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I rested the dough in the fridge for 30 minutes, cut the batch into thirds and then cut each third again to begin to crank it through the pasta machine. I placed the machine’s manual knob on the thickest setting and turned the handle to pull the dough between the rollers. I folded the pressed dough in half, turned it ninety degrees and put it through again. I did this four times total, until the dough was a lovely rectangular sheet, then ratcheted the rollers one step closer and turned the dough through again. Six times, the wheel turned higher and the rollers churned out a thinner, longer sheet of dough.

 

The look of the pasta was actually alarming as I had used fresh eggs from a local free-range, organic farm and the yolks were so orange-yellow that the pasta dough looked like Velveeta rolling in and out of the machine. This was especially disconcerting as Grandma wouldn’t allow processed cheese food in her home…hence the cheddar grilled cheese sandwich debacle.

 

I laid out the first milled pasta ribbon on the counter, scooped droplets of ricotta/spinach goodness onto its top and then folded it over, pressing together the edges and cutting the raviolis free with a pizza cutter.

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Several hours, two batches of dough and two exceedingly tired wrists later, I sat down to a plate of fresh, homemade ravioli. I may need a little more practice to reach grandma’s level of mastery, but let me tell you, this first effort was incredible.

 

The time invested in making the ravioli was unjustifiable when weighed against the cost of even the most upscale fresh ravioli packages in the store. But I don’t think I will buy it pre-made again.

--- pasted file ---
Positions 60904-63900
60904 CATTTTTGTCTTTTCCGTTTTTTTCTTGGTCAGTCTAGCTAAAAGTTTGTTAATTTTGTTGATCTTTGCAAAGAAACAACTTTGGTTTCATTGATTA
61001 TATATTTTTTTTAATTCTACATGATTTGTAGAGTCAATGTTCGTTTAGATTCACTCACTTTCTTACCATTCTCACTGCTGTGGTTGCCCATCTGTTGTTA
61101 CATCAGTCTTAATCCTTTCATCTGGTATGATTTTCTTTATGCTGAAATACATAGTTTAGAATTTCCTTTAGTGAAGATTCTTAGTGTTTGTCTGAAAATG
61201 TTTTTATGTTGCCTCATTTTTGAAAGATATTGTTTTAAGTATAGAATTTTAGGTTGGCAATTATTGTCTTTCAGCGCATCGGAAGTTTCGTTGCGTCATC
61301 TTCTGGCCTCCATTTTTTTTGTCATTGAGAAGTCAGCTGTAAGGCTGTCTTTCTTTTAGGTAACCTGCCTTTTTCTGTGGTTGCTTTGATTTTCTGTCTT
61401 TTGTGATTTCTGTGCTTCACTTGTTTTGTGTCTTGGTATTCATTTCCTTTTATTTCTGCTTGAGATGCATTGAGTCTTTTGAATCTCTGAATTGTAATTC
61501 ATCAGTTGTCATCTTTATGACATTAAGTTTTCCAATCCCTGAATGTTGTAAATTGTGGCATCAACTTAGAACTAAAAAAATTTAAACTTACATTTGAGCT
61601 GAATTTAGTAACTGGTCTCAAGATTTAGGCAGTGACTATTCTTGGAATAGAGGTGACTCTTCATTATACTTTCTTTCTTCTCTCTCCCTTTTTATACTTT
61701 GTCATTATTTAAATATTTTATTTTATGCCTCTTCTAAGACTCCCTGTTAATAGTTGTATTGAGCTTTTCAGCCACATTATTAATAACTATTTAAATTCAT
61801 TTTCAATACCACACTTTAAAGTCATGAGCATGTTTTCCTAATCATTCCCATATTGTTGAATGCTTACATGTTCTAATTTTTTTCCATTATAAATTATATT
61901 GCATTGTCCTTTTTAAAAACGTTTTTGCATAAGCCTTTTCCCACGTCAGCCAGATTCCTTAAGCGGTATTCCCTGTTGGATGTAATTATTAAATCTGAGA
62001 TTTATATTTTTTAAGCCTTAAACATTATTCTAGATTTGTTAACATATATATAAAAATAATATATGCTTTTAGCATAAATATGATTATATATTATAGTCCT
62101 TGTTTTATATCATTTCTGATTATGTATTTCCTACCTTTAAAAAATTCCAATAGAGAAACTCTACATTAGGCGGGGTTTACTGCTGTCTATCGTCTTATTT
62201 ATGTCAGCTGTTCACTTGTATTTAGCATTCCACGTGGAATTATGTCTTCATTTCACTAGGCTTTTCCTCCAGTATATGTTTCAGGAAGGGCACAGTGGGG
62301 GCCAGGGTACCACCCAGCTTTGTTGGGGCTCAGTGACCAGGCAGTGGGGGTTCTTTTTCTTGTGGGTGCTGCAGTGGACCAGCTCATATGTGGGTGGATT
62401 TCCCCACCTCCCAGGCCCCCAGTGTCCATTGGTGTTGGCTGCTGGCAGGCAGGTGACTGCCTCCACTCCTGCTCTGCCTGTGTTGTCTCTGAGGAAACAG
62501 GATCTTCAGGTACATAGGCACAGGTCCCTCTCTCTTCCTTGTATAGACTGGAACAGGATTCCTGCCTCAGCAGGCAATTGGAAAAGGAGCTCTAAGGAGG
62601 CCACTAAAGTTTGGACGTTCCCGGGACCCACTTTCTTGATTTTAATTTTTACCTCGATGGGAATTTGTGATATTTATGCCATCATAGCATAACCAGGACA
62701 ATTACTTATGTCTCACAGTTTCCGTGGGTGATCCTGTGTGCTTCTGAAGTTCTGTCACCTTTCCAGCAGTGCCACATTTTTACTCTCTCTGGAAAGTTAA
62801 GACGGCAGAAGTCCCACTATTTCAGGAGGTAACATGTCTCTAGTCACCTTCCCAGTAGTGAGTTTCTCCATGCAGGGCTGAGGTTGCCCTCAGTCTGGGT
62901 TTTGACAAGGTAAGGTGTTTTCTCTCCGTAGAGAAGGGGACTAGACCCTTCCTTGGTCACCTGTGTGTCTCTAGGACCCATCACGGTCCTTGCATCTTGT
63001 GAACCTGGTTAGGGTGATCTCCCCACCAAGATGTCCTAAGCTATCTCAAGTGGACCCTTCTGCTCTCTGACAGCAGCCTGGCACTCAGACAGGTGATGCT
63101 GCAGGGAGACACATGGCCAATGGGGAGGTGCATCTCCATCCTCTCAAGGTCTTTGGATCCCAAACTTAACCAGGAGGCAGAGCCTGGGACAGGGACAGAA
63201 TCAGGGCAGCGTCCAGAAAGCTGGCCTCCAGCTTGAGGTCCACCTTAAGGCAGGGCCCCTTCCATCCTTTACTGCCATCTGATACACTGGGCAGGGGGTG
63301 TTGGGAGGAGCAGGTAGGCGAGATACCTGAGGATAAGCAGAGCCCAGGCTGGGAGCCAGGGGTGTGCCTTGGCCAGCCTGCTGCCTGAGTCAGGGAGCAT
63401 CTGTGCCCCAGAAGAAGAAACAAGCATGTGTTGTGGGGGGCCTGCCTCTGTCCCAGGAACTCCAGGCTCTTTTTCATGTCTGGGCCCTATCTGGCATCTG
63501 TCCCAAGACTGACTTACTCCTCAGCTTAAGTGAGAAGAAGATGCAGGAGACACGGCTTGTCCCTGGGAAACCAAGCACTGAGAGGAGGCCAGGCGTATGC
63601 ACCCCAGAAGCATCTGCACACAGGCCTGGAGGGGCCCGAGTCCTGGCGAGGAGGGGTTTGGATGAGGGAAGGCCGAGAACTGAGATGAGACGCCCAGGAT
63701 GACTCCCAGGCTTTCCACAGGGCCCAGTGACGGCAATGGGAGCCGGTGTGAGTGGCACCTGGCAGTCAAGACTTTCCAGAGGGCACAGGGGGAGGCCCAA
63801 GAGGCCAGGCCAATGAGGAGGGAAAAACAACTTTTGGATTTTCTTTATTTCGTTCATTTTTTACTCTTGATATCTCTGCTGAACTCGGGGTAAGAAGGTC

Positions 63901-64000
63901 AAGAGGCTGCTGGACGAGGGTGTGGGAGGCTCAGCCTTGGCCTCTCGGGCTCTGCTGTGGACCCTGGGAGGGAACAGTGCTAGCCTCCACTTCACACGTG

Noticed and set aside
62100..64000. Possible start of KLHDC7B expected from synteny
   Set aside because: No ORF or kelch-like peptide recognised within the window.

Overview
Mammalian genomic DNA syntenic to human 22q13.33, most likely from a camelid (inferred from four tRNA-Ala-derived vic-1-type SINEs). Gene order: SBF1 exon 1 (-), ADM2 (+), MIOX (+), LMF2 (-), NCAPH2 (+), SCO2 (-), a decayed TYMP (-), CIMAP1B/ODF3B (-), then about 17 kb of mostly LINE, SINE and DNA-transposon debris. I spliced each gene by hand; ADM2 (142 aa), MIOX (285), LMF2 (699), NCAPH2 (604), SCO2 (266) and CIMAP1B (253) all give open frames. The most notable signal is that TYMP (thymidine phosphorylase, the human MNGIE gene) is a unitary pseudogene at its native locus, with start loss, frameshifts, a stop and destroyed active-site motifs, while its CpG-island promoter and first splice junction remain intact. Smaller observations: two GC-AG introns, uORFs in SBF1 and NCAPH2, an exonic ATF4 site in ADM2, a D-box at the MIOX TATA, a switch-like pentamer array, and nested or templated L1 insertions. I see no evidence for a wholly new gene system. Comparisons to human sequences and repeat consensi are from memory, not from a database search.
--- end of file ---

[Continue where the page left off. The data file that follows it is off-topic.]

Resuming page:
I realized by making my own pasta that I really didn’t understand what was so great about convenience? I can shovel convenience food into my mouth without any real appreciation or enjoyment. When I ate my homemade ravioli, I gratefully chewed every little bite, tasting the nuance of flavors, letting my tongue investigate the velvet of the dough, pondering future filling flavor pairings. I understood that this meal on my plate was a treat, a gift, a sacrament As I swallowed, I celebrated my awareness of the origin of each ingredient and the double pleasure that I had grown the spinach and the basil myself.

 

Convenience frees us from the work of meal preparation, but it also separates us from the magical alchemy that is food preparation. Divorced from understanding of what goes into our meals, each bite is more about sustenance and less celebration. Having the work done for us is tempting, but there is a connection that is lost…a connection that I am no longer willing to forego. For time sake, some meals may need to be simple like a sweet potato and beans. But having invested my time and mental energy into it, even the most simple meal will be more nurturing.

I used to wonder how grandma could spend so much time in her kitchen, seemingly lost in the revelry of cooking and cleaning. I thought she must think the work a chore on some level. But now I think I understand grandma a little better. Perhaps she didn’t love doing all those dishes by hand, but she loved making food miracles that would nourish those she loved.

 

Thank you, Vadie for all your lessons. And thank you for this one that I may have been slow to understand, but will always cherish.